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Baby Animal Season:  Keeping wildlife wild!

April 24, 2024

By Jolene Weick, Park Interpreter

Spring has sprung and that means Mother Nature is showing off her skills again. The trees are finally showing signs of life, the grass is greener, the ephemerals have come and gone, and evidence of a successful breeding season is fully underway. That’s right, babies are popping up everywhere. Fledglings, fawns, bunnies, oh my! With the weather warming up, you may cross paths with a baby animal who may seem a little lost. While your heart may be telling you to pick that baby up and take it into your home, its best to leave it be!

Baby Raccoons huddling in a tree waiting for mama to return. Raccoons are born in April and May and don’t leave their den until 8 weeks old. They’ll stay with their mother until fall or early winter. Some may even stick around until the next spring. But young raccoons are also curious, and may wander and explore during the day. If you see a young raccoon, its mother and siblings are typically nearby.

Like in the image above, many animals will hide their young while they’re on the move. They may be out gathering a meal, or simply taking a break from clawing paws. Rest assured; mama will come back. These babies are not abandoned, they do not need rescuing. Interfering with their whereabouts may actually be detrimental to the animal. If you move the baby from the spot where it was left, when mama comes back searching for it, she may not be able to find it. It is best to leave any animal in its natural environment.

Fawns, baby deer, are able to walk within 7 hours of birth. They have a masking scent that keeps predators from finding them. They may be left alone without their mother for up to 8 hours! Do not touch a fawn if you find one, the mother will not return with you near it.

Wildlife is meant to stay wild! Keeping a baby animal that you find as a pet may seem like a fun idea but can be very dangerous for you and the animal. When wild animals are frightened and scared, they tend to act unpredictably. Even a baby can be aggressive, and just because it isn’t aggressive at first does not mean it will not become aggressive. Wildlife also carry many diseases that you may not recognize right away. If you, your family, or your pets are exposed to something carried by a wild animal, it could result in life threatening illness.

Ducklings don’t usually get too far away from mom. If you happen to find a duckling all by itself, mom should be close by. Wood ducks nest in trees and once baby hatches, it jumps down and makes its way to water. Don’t be alarmed if you happen to see a duckling high up in a tree, it’s supposed to be there!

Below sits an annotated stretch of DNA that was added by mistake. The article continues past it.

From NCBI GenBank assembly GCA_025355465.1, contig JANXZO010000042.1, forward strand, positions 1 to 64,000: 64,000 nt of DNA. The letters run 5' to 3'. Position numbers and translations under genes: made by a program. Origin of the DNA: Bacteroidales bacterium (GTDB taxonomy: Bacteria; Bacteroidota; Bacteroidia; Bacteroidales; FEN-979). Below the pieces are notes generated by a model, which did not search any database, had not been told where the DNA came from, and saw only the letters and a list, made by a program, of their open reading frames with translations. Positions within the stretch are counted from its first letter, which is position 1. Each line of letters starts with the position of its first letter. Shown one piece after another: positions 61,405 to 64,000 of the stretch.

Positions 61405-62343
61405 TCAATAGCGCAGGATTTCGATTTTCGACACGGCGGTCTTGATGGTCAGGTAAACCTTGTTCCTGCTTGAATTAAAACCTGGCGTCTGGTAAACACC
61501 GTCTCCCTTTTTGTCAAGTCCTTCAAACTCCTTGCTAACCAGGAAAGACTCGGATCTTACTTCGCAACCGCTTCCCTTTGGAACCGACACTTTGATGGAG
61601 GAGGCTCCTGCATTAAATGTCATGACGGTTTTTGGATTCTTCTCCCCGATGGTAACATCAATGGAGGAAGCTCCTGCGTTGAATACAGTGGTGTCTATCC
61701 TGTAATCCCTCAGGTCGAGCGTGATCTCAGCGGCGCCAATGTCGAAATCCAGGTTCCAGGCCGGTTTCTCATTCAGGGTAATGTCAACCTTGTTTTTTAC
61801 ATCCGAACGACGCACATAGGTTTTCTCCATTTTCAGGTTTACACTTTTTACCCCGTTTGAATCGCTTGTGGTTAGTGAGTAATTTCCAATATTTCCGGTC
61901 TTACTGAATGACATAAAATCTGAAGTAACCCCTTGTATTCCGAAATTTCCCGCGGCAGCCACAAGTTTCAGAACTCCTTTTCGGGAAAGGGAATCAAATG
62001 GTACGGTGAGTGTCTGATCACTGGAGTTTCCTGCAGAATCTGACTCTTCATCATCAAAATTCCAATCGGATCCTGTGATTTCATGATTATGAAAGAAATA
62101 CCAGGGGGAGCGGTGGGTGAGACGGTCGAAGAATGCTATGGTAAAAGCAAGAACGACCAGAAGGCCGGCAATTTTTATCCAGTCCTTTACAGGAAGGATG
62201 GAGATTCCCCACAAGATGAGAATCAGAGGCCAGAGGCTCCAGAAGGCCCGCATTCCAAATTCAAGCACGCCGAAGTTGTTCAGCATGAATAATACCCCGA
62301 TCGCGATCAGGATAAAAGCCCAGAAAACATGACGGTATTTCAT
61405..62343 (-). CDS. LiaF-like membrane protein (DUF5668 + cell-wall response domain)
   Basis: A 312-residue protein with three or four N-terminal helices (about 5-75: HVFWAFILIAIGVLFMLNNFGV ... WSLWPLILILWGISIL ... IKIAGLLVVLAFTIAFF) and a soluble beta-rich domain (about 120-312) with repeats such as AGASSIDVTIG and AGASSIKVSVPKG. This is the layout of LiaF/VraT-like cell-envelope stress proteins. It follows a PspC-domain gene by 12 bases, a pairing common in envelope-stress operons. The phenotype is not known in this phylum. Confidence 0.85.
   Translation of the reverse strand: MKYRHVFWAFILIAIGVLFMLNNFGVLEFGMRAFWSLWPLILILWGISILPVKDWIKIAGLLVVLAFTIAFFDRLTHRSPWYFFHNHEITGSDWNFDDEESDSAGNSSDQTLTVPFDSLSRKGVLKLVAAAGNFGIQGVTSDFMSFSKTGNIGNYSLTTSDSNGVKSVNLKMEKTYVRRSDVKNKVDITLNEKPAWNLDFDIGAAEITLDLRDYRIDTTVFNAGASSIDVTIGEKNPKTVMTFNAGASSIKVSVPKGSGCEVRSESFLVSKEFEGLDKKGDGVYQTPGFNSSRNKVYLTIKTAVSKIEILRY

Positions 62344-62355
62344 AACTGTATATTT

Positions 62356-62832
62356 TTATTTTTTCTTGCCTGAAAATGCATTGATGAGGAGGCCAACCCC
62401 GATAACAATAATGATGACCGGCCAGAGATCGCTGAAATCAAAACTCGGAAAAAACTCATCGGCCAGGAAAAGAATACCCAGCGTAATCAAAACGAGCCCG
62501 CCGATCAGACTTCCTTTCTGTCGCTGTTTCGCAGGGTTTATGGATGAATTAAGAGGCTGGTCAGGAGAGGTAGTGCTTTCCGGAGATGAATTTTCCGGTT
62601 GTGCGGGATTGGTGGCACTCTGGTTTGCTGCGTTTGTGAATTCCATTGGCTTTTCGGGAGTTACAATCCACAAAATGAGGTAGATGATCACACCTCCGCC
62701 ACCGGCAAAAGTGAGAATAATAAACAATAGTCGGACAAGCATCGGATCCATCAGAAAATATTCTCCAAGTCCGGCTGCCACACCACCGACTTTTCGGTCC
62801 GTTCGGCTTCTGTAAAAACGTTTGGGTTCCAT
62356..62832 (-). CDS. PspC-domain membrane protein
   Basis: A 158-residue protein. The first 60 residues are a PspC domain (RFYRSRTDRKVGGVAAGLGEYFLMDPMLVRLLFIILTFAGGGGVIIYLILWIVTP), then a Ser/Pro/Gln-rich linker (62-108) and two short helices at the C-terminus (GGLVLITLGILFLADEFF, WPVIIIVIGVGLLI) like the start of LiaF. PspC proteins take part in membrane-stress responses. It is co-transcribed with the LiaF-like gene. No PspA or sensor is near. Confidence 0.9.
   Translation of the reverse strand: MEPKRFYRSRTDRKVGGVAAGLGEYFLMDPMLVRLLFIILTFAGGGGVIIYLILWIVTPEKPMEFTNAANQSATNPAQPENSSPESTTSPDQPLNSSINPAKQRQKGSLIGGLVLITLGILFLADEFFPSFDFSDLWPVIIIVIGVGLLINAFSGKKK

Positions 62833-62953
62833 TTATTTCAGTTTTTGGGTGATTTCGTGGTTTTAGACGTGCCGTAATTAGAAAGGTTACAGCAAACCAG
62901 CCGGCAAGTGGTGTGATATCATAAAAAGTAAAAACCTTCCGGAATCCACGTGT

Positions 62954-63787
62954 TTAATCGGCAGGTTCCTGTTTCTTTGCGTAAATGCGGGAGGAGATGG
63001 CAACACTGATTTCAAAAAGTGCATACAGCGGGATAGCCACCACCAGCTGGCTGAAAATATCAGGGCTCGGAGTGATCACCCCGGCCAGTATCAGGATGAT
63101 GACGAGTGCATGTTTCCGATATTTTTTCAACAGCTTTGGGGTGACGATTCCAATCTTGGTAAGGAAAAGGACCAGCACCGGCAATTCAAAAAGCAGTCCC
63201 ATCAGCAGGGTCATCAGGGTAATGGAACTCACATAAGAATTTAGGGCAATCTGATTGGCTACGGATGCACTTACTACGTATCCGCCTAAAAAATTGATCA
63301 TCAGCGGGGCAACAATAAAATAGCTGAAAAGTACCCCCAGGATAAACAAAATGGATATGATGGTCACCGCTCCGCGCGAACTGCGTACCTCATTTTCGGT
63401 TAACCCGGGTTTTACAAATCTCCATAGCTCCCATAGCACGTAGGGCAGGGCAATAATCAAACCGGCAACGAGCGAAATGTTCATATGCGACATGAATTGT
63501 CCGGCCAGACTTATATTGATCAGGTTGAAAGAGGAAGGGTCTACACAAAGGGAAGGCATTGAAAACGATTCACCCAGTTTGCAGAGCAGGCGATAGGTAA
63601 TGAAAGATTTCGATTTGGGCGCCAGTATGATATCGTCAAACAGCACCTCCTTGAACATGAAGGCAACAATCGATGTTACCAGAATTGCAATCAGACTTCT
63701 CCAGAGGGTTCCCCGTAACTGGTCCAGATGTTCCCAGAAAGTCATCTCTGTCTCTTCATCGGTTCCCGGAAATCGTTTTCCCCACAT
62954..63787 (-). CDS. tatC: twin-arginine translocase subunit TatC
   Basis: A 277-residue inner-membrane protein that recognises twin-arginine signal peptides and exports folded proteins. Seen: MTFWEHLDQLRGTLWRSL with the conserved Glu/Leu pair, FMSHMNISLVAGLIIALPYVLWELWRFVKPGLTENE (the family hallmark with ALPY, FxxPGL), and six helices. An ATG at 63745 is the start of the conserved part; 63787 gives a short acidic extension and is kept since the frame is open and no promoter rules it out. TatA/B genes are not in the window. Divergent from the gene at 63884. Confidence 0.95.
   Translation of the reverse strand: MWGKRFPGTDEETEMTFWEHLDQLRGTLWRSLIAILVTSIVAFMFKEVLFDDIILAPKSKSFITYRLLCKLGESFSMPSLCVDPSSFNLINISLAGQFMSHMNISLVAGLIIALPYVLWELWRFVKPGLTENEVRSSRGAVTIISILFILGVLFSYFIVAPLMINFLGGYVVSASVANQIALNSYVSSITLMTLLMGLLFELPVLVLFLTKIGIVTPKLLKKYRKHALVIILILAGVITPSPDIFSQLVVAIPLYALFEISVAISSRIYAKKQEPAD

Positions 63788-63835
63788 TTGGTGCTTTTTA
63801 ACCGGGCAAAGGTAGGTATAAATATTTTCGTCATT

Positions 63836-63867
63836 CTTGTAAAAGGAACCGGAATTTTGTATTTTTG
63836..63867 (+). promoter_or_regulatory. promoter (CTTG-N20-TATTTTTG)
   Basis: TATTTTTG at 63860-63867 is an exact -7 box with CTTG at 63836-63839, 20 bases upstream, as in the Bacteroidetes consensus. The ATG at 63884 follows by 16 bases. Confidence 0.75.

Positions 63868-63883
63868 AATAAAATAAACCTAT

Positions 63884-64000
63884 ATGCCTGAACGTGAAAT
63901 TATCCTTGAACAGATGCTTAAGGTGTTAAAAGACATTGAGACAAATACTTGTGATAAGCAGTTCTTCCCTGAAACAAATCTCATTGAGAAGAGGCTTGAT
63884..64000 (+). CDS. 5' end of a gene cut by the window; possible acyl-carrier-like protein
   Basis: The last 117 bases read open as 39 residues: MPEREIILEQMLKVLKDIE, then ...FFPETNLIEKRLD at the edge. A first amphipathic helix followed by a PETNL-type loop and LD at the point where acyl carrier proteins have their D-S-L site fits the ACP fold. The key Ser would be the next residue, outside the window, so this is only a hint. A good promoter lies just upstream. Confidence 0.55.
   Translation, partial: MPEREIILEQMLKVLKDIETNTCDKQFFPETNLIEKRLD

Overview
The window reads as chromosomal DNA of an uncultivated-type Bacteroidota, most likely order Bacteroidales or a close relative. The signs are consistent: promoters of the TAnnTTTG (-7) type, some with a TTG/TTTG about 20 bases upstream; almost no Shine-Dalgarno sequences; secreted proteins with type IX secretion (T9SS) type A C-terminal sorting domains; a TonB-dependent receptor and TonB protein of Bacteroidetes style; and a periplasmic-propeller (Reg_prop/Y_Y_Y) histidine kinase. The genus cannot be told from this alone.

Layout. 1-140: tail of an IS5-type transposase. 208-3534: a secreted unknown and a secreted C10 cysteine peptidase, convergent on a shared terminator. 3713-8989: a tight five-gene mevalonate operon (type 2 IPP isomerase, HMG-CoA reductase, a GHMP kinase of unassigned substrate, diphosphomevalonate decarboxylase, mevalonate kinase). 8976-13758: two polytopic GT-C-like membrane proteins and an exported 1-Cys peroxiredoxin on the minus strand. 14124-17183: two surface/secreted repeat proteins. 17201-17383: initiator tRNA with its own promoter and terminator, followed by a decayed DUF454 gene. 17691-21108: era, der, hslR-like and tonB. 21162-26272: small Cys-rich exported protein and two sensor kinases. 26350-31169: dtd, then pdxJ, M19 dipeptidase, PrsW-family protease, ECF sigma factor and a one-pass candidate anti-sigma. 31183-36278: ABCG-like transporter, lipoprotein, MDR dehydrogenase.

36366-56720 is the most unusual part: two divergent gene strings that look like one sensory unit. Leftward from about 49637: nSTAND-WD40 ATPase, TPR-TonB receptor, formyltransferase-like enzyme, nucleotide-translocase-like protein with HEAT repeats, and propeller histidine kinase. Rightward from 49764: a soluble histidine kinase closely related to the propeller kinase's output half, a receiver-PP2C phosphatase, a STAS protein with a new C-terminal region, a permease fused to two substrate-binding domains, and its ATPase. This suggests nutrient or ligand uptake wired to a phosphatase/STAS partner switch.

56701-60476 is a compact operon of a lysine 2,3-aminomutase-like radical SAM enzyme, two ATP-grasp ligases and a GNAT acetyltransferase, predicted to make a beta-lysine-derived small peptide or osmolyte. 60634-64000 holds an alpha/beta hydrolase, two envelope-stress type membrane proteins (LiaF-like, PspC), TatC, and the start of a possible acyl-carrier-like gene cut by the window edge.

Common myths about finding baby animals:

Myth: If you touch a baby bird, the mom will smell you on it and not return.

Fact: While you should not be touching wildlife, if you do find a baby bird outside of its nest and place it back in, the mom will not smell you and will return.


Myth: If you find a baby animal, you should give it store bought milk.

Fact: You should never attempt to feed a wild animal anything. The milk you buy at the grocery store is meant for baby cows, it may kill smaller animals. Every mammal species has different nutrient requirements and many species react badly to the milk of other animals


Myth: If you don’t help the baby animal you find, then it will die.

Fact: The baby animal probably wasn’t abandoned in the first place. Leaving it gives it a better chance of survival than attempting to help.


But what if it seems injured or truly ill? Do not attempt to help it yourself. You may provide it water, as it may just be dehydrated, but do not attempt to move or feed it unless instructed by a professional wildlife rehabilitator. You can connect with a professional, licensed wildlife rehabilitator through the list on Michigan Department of Natural Resources’ website.

Each rehabilitator is listed by county and specialty. Most rehabilitators will not take birds unless they are raptors (hawks, eagles, owls, etc.) or non-migratory birds. Birds such as ducks, geese, and robins are found in abundance, especially in the springtime, and rescue centers reach capacity for them rather quickly. Most nature centers, including our Metroparks interpretive centers, cannot take in any wildlife. The best chance that injured, sick, or orphaned animals have is to be connected to a licensed rehabilitator with the skills, equipment, and knowledge required to help each species.

Let’s all work to keep wildlife wild and work with permitted, trained rehabilitators when we must intervene. Remember that, most of the time, when we “rescue” a young animal, we may actually be kidnapping it during an important part of it’s learning years!

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